By Felicia Cravens, Contributor to US Daily Review.
The Iowa Caucuses are this week, followed quickly by the New Hampshire primaries. All throughout Politicalville, supporters of the various candidates are busy spreading the word about their candidates:
So everyone thinks their candidate is the ONLY one who has done or can do a particular SOMETHING: win the election, cut spending, balance the budget, carry true conservative values, unite the country. It’s understandable that in an election year we will be bombarded with messages like this. It is the essence of political primary campaigning: present your candidate as the only one in the field who can do what needs to be done. We’ll see it all year, all the way up to November.
However, Republicans will end up with one candidate at the end of this primary cycle, and bridges that have been burned will have to be mended if they are going to be able to unify behind one candidate. Democrats have no problem doing this – witness the drawn-out battle for the nomination in 2008 between Hillary Clinton and Barack Obama. By the end of the extended primary battle, most Democrats were charged and ready; excited about working to elect Obama, regardless of how strongly they had supported Hillary. Can the Republicans do this?
One problem Republicans will face is the Ron Paul question. Should Paul fail to receive the nomination, his supporters may factor into a third-party run if they believe the right candidate steps in. Paul himself has not unequivocally ruled out a third-party run, a prospect that may keep his followers from committing to another candidate within the Republican Party. This is perhaps one reason that party insiders and establishment leadership do not take the Paul campaign seriously. A team that decides to take the ball and go home if they lose doesn’t recommend itself to playing on a team. Party politics, for good or ill, is a team sport.
Another problem may well be described as the Romney Mistrust factor. Mitt Romney has thus far received neither bounce nor slide in his polling numbers, but sits comfortably in the mid-twenties in percentage points in nearly every poll. Many argue that this means his “ceiling” of support is around 27%, while others insist this is his “floor.” Whatever the case, after a long succession of Not-Romney candidates (Bachmann, Paul, Perry, Cain, Gingrich, Santorum) surging and quickly losing support, the only thing the polls tend to show consistently is that Romney is a candidate Republican voters might settle for if necessary, but that few believe in outright. With the possibility that Romney might indeed win the nomination, many grassroots voters may find the prospect of Romney tolerable, but not exciting. And the Republicans are counting on excitement and energy (from the tea party, for example) to take the nominee into the November election, and they seem to be looking for a superhero to take on Obama.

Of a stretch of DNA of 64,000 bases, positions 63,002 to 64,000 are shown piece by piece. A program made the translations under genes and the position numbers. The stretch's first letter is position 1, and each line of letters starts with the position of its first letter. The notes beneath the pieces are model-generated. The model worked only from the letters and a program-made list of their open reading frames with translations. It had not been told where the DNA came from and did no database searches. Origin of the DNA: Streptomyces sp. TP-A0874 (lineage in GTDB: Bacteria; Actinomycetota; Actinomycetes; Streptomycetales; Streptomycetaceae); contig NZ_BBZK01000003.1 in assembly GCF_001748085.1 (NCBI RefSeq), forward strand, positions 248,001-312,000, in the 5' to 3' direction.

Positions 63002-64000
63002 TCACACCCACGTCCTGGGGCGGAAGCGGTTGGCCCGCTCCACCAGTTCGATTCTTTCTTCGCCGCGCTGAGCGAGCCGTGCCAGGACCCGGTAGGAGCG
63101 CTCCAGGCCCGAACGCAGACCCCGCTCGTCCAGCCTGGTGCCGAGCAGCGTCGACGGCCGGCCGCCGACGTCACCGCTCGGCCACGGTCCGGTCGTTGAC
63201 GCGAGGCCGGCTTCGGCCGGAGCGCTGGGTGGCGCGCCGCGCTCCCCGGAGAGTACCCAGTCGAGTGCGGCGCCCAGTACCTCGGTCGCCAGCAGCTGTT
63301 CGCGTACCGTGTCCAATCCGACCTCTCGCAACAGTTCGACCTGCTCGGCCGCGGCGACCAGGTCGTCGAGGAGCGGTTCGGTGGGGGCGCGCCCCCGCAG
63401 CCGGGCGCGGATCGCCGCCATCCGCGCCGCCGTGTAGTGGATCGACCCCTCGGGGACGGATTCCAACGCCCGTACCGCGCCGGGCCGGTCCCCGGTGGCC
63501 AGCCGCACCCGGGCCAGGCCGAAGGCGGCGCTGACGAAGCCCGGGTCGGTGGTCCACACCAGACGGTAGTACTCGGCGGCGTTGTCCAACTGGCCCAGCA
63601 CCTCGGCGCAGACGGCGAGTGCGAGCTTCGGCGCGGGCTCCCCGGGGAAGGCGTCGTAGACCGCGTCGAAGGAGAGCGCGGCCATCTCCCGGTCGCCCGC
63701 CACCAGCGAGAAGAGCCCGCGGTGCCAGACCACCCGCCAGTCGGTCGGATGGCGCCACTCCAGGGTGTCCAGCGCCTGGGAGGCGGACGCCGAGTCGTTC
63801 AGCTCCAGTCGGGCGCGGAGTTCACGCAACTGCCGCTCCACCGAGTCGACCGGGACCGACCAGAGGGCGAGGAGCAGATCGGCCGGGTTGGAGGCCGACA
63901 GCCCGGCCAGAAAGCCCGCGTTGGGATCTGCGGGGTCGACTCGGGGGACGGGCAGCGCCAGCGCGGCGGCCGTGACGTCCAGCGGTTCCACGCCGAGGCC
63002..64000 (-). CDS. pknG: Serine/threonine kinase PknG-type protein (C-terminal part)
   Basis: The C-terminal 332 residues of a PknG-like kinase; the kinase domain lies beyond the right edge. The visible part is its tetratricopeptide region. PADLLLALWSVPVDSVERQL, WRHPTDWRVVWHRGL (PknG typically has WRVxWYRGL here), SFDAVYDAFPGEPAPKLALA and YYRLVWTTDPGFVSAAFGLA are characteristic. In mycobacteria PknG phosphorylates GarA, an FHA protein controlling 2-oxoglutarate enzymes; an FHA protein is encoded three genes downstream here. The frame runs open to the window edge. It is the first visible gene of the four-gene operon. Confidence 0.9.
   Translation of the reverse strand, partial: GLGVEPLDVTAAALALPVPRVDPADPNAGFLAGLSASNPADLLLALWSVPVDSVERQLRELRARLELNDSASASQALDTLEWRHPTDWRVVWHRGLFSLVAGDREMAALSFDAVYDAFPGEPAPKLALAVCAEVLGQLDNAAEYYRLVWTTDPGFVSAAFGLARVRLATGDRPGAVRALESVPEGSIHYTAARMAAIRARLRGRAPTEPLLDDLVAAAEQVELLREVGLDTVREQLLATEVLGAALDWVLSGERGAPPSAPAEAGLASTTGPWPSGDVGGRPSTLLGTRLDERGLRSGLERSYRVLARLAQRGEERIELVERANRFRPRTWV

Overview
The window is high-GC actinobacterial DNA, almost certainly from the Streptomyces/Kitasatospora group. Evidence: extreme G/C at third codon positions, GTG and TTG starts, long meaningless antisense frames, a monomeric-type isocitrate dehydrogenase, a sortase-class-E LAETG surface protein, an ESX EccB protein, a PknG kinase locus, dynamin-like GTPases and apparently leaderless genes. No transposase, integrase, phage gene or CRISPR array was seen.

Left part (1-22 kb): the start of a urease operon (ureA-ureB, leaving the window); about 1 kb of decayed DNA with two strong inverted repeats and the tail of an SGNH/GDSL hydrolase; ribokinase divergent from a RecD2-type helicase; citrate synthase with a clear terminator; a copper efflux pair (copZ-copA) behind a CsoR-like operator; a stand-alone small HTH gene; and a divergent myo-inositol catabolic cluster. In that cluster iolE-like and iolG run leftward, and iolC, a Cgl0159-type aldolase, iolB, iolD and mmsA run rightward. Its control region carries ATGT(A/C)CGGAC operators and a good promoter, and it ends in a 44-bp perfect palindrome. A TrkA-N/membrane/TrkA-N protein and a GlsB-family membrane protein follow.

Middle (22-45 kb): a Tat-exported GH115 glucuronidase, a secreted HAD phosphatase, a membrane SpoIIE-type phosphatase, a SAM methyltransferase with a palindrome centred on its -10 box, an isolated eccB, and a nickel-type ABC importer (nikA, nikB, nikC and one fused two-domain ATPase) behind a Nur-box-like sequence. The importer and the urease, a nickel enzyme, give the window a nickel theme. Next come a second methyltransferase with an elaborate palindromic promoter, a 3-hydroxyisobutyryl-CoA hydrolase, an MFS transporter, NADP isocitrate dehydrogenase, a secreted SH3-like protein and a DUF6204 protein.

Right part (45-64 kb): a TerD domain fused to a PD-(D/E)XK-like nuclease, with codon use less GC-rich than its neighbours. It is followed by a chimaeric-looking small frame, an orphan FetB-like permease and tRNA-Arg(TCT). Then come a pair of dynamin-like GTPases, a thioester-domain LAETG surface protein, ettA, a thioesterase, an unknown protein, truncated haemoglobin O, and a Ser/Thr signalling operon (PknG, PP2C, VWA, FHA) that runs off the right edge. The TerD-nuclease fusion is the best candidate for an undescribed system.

There are no superhero Republican candidates in this field.
But that isn’t necessarily a bad thing. Remember what candidate-worship looks like?
And what it leads to?
Still, as we learned, even the most mindlessly-worshipped politician can be taken down a peg:
So perhaps there is still a chance that Republicans will content themselves with mere mortals, and yet choose one who has at least one superpower: the ability to take President Obama’s record and continue to make it THE ISSUE of the 2012 campaign. At the risk of sounding like a line out of a superhero comic, it may be our only hope.
Felicia Cravens walked away from her accounting degree over a decade ago to become a stay-at-home mom. Since then, she has filled her “spare time” teaching drama in an after-school program and working in conservative politics. She founded the Houston Tea Party Society in 2009, serves as a frequent media contact, and trains and equips people new to the political process. She can be found on Facebook and Google+, and on Twitter as @somethingfishie. She can also be found at LinkedIn.